0.009
0
0.070637286

1/2
XrootTE
45.1
XtipTE
45.1
panels

YrootTE
0
ZtipTE
0

Cmac
0

CLmax
1.4

Element 30 Vertical Stabilizer


XrootLE
YrootLE
ZrootLE
41.6
0
11.4
XtipLE
YtipLE
ZtipLE
43.6
0
13.6
Number
of
Spanwise
4
CD0
CD1
CD2
0.009
0
0.070637286

2/2
XrootTE
47.3
XtipTE
45.3
panels

YrootTE
0
YtipTE
0

Cmac
0

CLmax
1.4

Element 31 Rudder
XrootLE
YrootLE
45.1
0
XtipLE
YtipLE
45.1
0
Number
of
4
CD0
CD1
0.009
0

ZrootLE
2.4
ZtipLE
11.4
Spanwise

1/2
XrootTE
49.6
XtipTE
47.3
panels

YrootTE
0
ZtipTE
0

CD2
0.070637286

Cmac
0

CLmax
1.4

ZrootLE
-0.6

2/2
XrootTE
46.6

YrootTE
0

Element 27 Right Elevator


XrootLE
YrootLE
45.1
-0.5
XtipLE
YtipLE
45.1
-14.7
Number
of
4
CD0
CD1
0.009
0
Element
XrootLE
46.1
XtipLE
46.1
Number
4
CD0
0.009

28 Right Elevator
YrootLE
ZrootLE
-0.5
2.4
YtipLE
ZtipLE
-14.7
2.4
of
Spanwise
CD1
0

Element 32 Rudder
XrootLE
YrootLE
45.1
0

CD2
0.070637286

81

ZrootTE
2.4
ZtipTE
2.4

ZrootTE
2.4
ZtipTE
2.4

ZrootTE
2.4
ZtipTE
11.4

ZrootTE
11.4
ZtipTE
13.6

ZrootTE
2.4
ZtipTE
11.4

ZrootTE
-0.6

!
!
!

XtipLE
45.1
Number
4
CD0
0.009

YtipLE
0
of

ZtipLE
2.4
Spanwise

XtipTE
49.6
panels

YtipTE
0

CD1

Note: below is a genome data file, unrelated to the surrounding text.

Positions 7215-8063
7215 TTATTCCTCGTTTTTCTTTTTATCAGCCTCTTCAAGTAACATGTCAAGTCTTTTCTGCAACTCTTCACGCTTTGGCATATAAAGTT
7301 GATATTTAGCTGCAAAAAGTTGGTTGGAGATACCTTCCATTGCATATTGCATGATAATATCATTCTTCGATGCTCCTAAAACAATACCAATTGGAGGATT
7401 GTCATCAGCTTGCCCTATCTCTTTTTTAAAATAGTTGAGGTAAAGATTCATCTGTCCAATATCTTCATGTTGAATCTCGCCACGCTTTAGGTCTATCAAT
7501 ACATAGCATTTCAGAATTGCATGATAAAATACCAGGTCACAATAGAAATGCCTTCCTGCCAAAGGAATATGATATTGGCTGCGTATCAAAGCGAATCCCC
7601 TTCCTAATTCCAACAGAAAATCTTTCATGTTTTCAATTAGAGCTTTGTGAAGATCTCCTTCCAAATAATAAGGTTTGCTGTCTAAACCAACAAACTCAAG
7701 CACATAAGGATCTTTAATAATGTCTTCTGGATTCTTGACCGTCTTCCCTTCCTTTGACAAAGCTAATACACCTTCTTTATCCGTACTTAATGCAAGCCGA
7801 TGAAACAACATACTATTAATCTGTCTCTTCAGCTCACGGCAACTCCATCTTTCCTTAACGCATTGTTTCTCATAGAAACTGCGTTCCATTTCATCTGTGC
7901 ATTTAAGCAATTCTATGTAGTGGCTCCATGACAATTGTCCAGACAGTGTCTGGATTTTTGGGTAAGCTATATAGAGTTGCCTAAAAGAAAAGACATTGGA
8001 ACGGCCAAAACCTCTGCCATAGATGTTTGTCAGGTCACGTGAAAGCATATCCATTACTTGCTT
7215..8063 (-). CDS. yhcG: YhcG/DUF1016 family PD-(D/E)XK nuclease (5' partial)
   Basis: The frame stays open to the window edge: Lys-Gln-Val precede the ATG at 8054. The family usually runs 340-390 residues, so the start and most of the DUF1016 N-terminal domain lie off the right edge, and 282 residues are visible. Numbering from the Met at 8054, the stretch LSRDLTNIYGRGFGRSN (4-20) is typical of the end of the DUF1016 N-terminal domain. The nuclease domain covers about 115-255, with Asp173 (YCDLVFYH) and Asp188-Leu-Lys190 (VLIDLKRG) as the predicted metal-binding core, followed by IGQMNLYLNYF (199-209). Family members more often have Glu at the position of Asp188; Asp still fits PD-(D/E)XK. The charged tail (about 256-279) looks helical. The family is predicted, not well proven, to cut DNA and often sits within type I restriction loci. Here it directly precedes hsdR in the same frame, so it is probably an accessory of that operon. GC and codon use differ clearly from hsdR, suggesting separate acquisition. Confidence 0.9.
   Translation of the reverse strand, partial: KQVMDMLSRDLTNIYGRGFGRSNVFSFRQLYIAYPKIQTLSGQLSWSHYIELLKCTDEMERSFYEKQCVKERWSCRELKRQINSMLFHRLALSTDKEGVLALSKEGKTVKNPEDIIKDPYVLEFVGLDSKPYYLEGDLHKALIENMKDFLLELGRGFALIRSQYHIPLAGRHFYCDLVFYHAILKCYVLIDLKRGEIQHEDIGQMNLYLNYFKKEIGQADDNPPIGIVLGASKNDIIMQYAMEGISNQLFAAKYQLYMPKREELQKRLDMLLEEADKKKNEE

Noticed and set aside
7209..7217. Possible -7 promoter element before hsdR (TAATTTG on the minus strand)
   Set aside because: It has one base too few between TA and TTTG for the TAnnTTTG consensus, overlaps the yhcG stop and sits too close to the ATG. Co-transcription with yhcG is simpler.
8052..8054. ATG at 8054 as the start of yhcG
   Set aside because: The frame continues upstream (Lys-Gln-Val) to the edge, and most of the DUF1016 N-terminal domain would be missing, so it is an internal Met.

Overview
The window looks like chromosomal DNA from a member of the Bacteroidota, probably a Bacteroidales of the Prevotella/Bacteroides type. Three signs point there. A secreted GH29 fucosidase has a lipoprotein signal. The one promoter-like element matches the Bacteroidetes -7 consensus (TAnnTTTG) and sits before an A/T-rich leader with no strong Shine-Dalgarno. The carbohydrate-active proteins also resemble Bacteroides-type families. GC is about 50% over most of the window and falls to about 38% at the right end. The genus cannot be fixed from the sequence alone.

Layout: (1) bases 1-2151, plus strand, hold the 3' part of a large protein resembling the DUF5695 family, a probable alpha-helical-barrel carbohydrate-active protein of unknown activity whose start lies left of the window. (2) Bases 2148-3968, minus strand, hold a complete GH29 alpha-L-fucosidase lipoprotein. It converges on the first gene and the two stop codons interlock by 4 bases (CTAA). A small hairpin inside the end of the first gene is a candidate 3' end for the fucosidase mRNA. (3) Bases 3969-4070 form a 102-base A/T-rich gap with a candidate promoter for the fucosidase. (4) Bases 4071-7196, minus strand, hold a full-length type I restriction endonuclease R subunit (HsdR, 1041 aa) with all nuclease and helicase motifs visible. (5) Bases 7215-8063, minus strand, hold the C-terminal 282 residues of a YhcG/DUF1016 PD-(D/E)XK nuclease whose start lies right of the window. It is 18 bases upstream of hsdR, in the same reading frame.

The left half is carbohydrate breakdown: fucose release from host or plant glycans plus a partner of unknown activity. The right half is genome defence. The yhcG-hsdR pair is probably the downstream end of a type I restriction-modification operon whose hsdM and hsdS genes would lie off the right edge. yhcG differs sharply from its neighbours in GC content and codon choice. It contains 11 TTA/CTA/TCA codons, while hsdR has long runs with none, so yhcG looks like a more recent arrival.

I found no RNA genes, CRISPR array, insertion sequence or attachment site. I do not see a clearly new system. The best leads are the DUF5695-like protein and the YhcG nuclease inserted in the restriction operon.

0

CD2
0.070637286

Cmac
0

CLmax
1.4

end

82

ZtipTE
2.4

APPENDIX D: SIMULINK TRIM COMMAND

These commend takes input from both the P10B and Rascal inout file to compute
the trim condition for each UAV.
%% Determine steady-state trim parameters
clc, V=norm(Vb_0); df=0;
ro=1.225*(1-0.0065*Pos_0(3)/288.15)^4.25589;
atrim
=
(CmDe*CL0*S*V^2*ro+CmDe*CLDf*df*S*V^2*ro-2*CmDe*mass*ISA_gCLDe*S*V^2*ro*Cm0-CLDe*S*V^2*ro*CmDf*df)/S/ro/V^2/(-CLa*CmDe+Cma*CLDe);
detrim=
-(Cma*CL0*S*V^2*ro+Cma*CLDf*df*S*V^2*ro-2*Cma*mass*ISA_gCLa*S*V^2*ro*Cm0-CLa*S*V^2*ro*CmDf*df)/S/ro/V^2/(-CLa*CmDe+Cma*CLDe);
atrim=atrim*180/pi
detrim=detrim*180/pi
CLtrim=mass*ISA_g/(S*ro*V^2/2);
Thrusttrim=(CD0+A1*CLtrim+Apolar*CLtrim^2)*S*ro*V^2/2
dthrottle=Thrusttrim/244.5

83

THIS PAGE INTENTIONALLY LEFT BLANK

84

APPENDIX E: AVL INPUT FORMAT

A sample file for an RC glider is shown below. Comment lines begin with a "#".
Everything after and including a "!" is ignored. Blank lines are ignored.
# SuperGee
#
# Dimensional unit and parameter data.
# Mass & Inertia breakdown.
# Names and scalings for units to be used for trim and eigenmode calculations.